Do anthology series tend to be more challenging than traditional narrative series? Working on a series of standalone episodes must necessitate a lot more construction.

Yeah, this is probably the hardest project I’ve ever worked on. We only had two-and-a-half weeks between each episode. We also shot double-up days so we would be shooting 11 days, and the last three of those days would be shooting the next project. So it was insane, and of course, money is always an object. I was always trying to figure out ways to re-use sets, and modify them, and do it in the timeframe that we had, but make them different enough that you didn’t know that it was the same set. We were spending $450-$500,000 on construction for the bigger design ones.

“Autofac” was a lot of building and, of course, “Kill All Others.” “Real Life,” I built the penthouse apartment, which then turned into the classroom for the later episodes, and then turned into the factory for “Autofac”. It was really challenging to try to use one set and make it look three different ways, and I think I was pretty successful in doing that.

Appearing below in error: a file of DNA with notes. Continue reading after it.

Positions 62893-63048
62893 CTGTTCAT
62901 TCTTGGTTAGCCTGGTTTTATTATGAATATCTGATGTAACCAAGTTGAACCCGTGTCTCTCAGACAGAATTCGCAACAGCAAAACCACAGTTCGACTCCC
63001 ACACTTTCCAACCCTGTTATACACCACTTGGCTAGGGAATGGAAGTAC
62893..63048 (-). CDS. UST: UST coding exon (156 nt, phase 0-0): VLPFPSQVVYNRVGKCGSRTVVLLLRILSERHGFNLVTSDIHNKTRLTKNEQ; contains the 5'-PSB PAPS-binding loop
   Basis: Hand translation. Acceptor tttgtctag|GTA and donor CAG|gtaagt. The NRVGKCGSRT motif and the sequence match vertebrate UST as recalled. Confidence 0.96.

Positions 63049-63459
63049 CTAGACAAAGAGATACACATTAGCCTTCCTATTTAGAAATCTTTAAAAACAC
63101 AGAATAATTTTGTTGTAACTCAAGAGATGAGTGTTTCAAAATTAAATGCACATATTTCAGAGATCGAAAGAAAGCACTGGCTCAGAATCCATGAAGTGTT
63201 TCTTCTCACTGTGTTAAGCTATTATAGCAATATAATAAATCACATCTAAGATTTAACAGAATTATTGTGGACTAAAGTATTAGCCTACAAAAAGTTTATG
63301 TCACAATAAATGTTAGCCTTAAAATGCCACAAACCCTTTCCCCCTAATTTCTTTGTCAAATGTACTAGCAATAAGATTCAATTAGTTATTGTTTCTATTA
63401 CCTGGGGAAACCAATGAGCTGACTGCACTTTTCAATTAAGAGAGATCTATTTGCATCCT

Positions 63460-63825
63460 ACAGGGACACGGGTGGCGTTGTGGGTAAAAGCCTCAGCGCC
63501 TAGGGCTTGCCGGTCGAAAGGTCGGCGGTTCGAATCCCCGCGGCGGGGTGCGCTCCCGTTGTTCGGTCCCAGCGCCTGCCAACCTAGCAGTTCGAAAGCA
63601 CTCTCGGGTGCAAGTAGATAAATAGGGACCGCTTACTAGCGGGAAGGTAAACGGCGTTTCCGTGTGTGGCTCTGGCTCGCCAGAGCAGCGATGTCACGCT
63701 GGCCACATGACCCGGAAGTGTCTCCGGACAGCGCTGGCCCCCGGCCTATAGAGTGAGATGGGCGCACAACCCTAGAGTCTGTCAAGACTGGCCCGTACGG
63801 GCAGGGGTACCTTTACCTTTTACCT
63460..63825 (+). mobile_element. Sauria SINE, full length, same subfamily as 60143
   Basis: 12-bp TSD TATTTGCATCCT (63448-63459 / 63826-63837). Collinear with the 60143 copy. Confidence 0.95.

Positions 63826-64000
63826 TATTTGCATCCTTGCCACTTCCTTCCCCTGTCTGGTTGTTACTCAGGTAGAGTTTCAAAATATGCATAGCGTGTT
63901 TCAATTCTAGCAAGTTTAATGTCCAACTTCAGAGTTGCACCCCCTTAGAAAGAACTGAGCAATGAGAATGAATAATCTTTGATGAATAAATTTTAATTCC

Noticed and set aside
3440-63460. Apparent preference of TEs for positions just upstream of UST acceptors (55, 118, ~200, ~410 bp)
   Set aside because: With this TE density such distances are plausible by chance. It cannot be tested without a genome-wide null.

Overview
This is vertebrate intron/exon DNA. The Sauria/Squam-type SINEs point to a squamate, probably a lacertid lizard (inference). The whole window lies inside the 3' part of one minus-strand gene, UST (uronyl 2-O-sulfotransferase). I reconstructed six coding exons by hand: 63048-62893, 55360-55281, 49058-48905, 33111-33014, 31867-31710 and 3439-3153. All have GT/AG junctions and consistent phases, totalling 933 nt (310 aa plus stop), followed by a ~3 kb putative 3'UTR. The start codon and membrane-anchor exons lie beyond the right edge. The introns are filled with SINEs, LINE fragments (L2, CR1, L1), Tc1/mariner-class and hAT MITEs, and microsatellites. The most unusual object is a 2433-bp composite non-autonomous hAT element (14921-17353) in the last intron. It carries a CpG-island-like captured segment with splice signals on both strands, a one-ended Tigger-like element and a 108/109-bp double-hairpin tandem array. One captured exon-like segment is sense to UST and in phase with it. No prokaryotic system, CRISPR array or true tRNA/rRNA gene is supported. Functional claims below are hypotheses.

While half of Season 1 was shot in the U.K., your episodes were shot in Chicago. How did you find exterior locations that would work within a futuristic setting? How much of the series was shot on stages?

They were shot all over the city and outside the city. I was on stages for probably half of it, and then I was on location for half of it ‘cause we had to balance it out. We would be shooting “Kill All Others”, the apartment on stage, but then shooting the train tracks, we actually shot live train tracks. I modified a train on the inside and then we VFX’d the outside. We had a visual effects person on every hour, and we would come together and decide what was visual effects, what I would build, what was location—and the more practical we could do, obviously, that’s what production wants us to do, usually for economic reasons. But because we’re shooting so much that was stylized, even if it was shooting an exterior, I would be modifying it to fit our world.

How did you work with the VFX team to develop holograms and other materials that wouldn’t be producible through physical means?